Can I get COVID-19 through blood transfusion?

Infection and Spread

A: Many viruses can be transmitted by blood transfusion. However there are no reported cases of people getting COVID-19 by blood transfusion so far. Let’s look at the details.

In 1628, British physician William Harvey reported the first description of blood circulation in Western medical literature. Soon after, transfusions were attempted. However, it was not until 1665 that the first successful dog-to-dog blood transfusion was made. From that point in history, many things have been tried for transfusion—even the transfusion of milk to do the work of blood.

The first successful transfusion was performed in 1818 by British obstetrician James Blundell. The transfusion was used to treat postpartum hemorrhage. And the donor was the patient’s husband. The 1901 discovery of the first three human blood types increased the success of blood transfusions. The national blood donation program was started by the Red Cross in the US in 1941. Since then, many have benefited from the transfusion of blood, plasma, albumin, and other blood products.

Currently, blood collected in the US is tested for several diseases that are known to transmit by blood: syphilis, hepatitis, HIV, and HTLV (a virus that can cause blood or nerve disease). Now, blood donations are tested for COVID-19 antibodies as well. In addition, temperature, anemia, and general health are monitored at the time of donation to assure the blood collected is safe.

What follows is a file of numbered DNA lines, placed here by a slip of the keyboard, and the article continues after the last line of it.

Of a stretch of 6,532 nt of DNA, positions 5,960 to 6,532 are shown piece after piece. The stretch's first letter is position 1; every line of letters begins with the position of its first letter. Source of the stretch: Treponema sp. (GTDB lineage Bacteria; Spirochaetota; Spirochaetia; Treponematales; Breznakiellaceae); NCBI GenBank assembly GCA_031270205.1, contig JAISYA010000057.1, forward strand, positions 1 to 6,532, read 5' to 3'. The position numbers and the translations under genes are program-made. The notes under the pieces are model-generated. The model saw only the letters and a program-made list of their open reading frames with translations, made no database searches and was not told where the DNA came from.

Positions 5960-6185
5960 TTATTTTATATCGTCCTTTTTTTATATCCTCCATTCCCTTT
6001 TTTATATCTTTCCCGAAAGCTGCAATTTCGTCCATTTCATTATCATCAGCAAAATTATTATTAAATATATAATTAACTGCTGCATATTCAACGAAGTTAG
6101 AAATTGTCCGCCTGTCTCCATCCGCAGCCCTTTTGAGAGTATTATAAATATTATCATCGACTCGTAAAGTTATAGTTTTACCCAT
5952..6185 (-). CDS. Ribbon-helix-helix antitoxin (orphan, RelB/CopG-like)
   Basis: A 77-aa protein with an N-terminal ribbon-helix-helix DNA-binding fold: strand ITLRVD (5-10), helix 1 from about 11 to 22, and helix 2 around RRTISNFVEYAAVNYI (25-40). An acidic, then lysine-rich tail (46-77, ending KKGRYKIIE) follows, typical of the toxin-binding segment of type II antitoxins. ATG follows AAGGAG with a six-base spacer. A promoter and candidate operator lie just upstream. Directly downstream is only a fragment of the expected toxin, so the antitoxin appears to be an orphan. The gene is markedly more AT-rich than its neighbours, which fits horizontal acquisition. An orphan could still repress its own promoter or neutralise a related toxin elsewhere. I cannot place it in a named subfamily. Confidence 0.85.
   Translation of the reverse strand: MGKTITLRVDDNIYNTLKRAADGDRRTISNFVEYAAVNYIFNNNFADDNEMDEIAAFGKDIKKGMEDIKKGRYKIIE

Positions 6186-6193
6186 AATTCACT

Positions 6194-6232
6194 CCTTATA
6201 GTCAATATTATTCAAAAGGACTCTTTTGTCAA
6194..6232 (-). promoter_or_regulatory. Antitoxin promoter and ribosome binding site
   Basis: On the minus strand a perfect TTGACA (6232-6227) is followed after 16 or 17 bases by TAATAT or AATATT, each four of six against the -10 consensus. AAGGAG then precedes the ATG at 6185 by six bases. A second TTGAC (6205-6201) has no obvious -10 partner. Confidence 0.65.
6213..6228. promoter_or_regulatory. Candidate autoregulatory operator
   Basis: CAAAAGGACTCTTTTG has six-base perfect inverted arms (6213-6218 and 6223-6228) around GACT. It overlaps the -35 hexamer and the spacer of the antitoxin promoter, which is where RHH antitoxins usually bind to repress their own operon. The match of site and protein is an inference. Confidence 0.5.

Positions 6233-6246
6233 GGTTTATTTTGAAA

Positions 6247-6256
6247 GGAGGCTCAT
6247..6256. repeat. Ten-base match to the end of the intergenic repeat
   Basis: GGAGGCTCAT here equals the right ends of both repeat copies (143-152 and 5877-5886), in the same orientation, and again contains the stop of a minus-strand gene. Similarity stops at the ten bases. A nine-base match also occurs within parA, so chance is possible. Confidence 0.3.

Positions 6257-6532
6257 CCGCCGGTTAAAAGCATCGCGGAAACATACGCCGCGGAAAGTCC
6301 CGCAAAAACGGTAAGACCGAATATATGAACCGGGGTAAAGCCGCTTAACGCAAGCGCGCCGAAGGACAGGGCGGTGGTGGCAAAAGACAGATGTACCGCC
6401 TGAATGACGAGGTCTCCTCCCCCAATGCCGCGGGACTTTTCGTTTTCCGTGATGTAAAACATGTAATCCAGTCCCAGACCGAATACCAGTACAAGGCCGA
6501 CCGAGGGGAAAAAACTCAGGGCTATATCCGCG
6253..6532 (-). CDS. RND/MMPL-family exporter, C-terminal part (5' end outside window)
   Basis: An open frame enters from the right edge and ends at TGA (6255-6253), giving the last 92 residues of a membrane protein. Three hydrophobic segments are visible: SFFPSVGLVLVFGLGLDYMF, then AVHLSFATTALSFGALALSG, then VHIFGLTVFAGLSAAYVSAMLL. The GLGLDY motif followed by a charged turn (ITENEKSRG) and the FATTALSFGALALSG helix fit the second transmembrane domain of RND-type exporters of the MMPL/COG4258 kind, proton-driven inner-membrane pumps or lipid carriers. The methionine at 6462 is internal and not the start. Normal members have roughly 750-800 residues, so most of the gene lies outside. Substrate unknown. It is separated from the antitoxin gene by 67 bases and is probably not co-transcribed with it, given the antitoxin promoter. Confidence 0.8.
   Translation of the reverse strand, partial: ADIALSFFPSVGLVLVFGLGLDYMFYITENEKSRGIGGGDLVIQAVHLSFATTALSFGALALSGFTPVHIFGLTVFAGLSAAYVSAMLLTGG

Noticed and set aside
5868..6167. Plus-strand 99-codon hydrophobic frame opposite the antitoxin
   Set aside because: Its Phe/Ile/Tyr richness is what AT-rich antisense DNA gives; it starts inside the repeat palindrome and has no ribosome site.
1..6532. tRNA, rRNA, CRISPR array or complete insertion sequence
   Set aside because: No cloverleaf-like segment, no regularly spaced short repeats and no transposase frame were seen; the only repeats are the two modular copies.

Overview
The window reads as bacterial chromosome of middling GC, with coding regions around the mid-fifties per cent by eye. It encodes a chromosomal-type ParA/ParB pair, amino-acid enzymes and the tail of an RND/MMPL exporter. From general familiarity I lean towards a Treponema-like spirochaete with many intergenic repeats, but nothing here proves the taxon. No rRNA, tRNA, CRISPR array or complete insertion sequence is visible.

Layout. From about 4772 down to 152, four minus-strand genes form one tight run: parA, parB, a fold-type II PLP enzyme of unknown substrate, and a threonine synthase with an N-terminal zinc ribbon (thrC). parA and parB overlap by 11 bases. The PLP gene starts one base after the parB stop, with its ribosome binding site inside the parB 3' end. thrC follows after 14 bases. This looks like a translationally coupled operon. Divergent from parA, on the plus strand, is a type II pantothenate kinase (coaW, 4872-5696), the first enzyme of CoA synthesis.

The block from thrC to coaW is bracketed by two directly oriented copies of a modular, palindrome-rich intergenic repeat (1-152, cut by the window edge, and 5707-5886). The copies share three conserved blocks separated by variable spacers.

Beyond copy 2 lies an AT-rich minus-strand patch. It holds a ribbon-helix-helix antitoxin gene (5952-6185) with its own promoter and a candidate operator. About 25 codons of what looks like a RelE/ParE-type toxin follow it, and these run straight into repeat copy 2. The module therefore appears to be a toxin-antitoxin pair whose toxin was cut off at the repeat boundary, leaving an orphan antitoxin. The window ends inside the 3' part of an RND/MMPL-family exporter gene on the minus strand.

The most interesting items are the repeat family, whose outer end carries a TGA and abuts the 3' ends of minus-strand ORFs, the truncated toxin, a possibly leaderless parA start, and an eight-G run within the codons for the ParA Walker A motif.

The Red Cross no longer collects convalescent plasma for the Emergency Use Authorization to treat hospitalized COVID-19 patients. Treatment with convalescent plasma means transfusing the antibody-laden plasma of those who have recovered from COVID-19 to ease the course of disease for patients in the hospital. It is only used now in special cases and research at this time.

Because the virus that causes COVID-19 is transmitted primarily by respiratory droplets, not blood, contracting the disease through the transfusion of blood products is not likely. No reports of infection through blood transfusion have been made. So it is generally considered safe to donate and receive blood at this time.

Multistate Assessment of SARS-CoV-2 Seroprevalence in Blood Donors

Research on donated blood during the COVID-19 pandemic

Use of convalescent plasma to treat COVID-19

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